The head of MI6 has said it will continue to work to “strengthen our indispensable security ties in Europe” amid Brexit.
Alex Younger also warned Russia and other rogue states not to underestimate the UK’s capabilities as he underlined the need for a new era of spying amid emerging threats.
Speaking to students at his alma mater the University of St Andrews on Monday, the chief of the Secret Intelligence Service (SIS) described how intelligence agencies are developing a “fourth generation of espionage” as adversaries take advantage of the “blurred lines” between the cyber and physical worlds.
He said: “The implications of the Brexit debate have been set out by Ministers. For our part as SIS, we will always work with our sister agencies to strengthen our indispensable security ties in Europe.
“We also work with other partners across the world, to disrupt terrorist activity and counter other serious threats – but always on our terms, and based on our laws and our values as the United Kingdom.
“When you consider these concentric circles of partnership, and the breadth of skill, experience and trust that they encompass, it is not surprising that adversaries seek to offset their relative disadvantage through hybrid means.”
In only his second public speech since becoming “C” four years ago, Mr Younger warned of threats from enemies who regard themselves as being in a state of “perpetual confrontation”.
He singled out Russia and the “flagrant hostile act” of the Salisbury nerve agent attack.
Mr Younger described how MI6 helped expose the perpetrators said to be behind the attack, and how it helped co-ordinate the expulsion of Russian diplomats.
He said: “We exposed the perpetrators and co-ordinated the largest ever collective expulsion of Russian intelligence officers from NATO and partner states, significantly degrading Russian intelligence capability.
“When faced by these kinds of attacks, our approach with our allies is to seek to attach a cost to the behaviour.
“Our intention is for the Russian state to conclude that, whatever benefits it thinks it is accruing from this activity, they are not worth the risk.
“We will do this in our own way, according to our laws, and our values. We will be successful nonetheless, and I urge Russia or any other state intent on subverting our way of life not to underestimate our determination and our capabilities, or those of our allies. We can do this to any opponent at any time.”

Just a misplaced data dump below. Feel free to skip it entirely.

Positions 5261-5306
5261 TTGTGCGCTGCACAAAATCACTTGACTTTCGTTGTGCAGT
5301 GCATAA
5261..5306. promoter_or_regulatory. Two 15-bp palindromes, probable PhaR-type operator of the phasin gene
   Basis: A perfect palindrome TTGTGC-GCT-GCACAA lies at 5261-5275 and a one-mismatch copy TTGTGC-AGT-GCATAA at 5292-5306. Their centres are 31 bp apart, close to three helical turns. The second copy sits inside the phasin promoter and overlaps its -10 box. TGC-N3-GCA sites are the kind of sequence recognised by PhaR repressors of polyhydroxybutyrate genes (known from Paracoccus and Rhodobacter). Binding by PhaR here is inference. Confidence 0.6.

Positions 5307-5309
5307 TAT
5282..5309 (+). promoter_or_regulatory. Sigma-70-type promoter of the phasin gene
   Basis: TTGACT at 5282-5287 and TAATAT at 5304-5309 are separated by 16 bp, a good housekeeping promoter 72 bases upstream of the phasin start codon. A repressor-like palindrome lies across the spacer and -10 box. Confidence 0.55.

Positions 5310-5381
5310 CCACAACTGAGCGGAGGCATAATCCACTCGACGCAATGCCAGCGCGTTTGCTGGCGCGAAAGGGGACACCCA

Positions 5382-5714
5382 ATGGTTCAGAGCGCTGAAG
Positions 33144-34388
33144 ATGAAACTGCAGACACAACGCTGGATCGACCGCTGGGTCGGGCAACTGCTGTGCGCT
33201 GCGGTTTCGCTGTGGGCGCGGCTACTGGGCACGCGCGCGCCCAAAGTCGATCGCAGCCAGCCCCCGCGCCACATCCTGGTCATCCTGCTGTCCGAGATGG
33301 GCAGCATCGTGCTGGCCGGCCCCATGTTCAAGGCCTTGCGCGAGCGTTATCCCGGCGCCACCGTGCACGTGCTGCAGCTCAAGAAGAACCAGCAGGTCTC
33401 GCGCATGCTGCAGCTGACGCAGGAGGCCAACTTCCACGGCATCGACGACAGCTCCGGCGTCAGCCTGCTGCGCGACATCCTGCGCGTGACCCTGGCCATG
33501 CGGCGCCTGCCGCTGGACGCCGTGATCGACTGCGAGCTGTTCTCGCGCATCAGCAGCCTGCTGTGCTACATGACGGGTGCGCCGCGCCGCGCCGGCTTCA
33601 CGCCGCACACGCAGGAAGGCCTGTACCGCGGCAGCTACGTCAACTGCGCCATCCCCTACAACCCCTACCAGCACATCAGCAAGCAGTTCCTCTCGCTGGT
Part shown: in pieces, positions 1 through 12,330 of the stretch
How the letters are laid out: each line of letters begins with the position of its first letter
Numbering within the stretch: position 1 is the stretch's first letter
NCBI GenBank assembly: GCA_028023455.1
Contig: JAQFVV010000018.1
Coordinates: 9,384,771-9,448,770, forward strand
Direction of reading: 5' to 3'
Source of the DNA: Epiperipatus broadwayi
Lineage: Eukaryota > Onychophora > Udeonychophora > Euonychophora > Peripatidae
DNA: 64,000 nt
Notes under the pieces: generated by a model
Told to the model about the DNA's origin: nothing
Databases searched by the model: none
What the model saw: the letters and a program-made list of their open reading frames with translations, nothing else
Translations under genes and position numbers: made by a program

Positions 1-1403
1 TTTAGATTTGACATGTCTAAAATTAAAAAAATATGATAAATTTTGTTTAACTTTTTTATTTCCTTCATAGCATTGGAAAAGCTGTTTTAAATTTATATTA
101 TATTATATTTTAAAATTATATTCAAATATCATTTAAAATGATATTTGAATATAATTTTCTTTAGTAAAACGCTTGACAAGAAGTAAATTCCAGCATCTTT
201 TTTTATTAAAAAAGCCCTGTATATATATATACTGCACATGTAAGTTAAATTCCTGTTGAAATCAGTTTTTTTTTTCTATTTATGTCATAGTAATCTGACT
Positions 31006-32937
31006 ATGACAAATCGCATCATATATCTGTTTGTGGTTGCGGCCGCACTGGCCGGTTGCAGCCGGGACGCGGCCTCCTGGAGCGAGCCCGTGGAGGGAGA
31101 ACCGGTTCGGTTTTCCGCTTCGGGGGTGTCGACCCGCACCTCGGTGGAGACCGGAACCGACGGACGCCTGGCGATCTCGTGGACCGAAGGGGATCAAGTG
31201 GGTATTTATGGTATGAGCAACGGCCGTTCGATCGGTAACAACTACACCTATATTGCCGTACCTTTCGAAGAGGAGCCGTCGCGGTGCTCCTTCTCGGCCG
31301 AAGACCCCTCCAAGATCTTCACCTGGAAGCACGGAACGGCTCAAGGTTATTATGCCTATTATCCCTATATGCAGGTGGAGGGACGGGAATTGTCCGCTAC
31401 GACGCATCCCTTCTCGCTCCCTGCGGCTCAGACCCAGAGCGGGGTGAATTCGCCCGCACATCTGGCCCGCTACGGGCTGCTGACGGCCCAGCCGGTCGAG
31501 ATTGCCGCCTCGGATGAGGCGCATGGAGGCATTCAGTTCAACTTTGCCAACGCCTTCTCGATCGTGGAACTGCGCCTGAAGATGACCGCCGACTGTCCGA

Mr Younger also said the UK draws on unparalleled partnerships overseas, including its Five Eyes allies the United States, Canada, New Zealand and Australia, and its “close and historic security” relationships across Europe.
He highlighted how working with other intelligence services had disrupted “multiple” planned attacks by Isis overseas, though said he would not hide the fact some MI6 agents “have paid the ultimate price”.
He said: “Our country and our allies owe them a debt they can never truly know and never fully repay.”
Mr Younger also told students the UK is “well equipped” to counter those who launch attacks on Britain in ways that fall short of traditional warfare, such as cyber attacks and the spreading of disinformation.
He said: “The era of the fourth industrial revolution calls for a fourth generation espionage: fusing our traditional human skills with accelerated innovation, new partnerships and a mindset that mobilises diversity and empowers the young.”
And in a direct appeal to students, Mr Younger highlighted the need for diversity in MI6, saying: “I want to speak to young people who have never seen themselves in MI6. It doesn’t matter where you are from.
“If you want to make a difference and you think you might have what it takes, then the chances are that you do have what it takes, and we hope you will step forward.”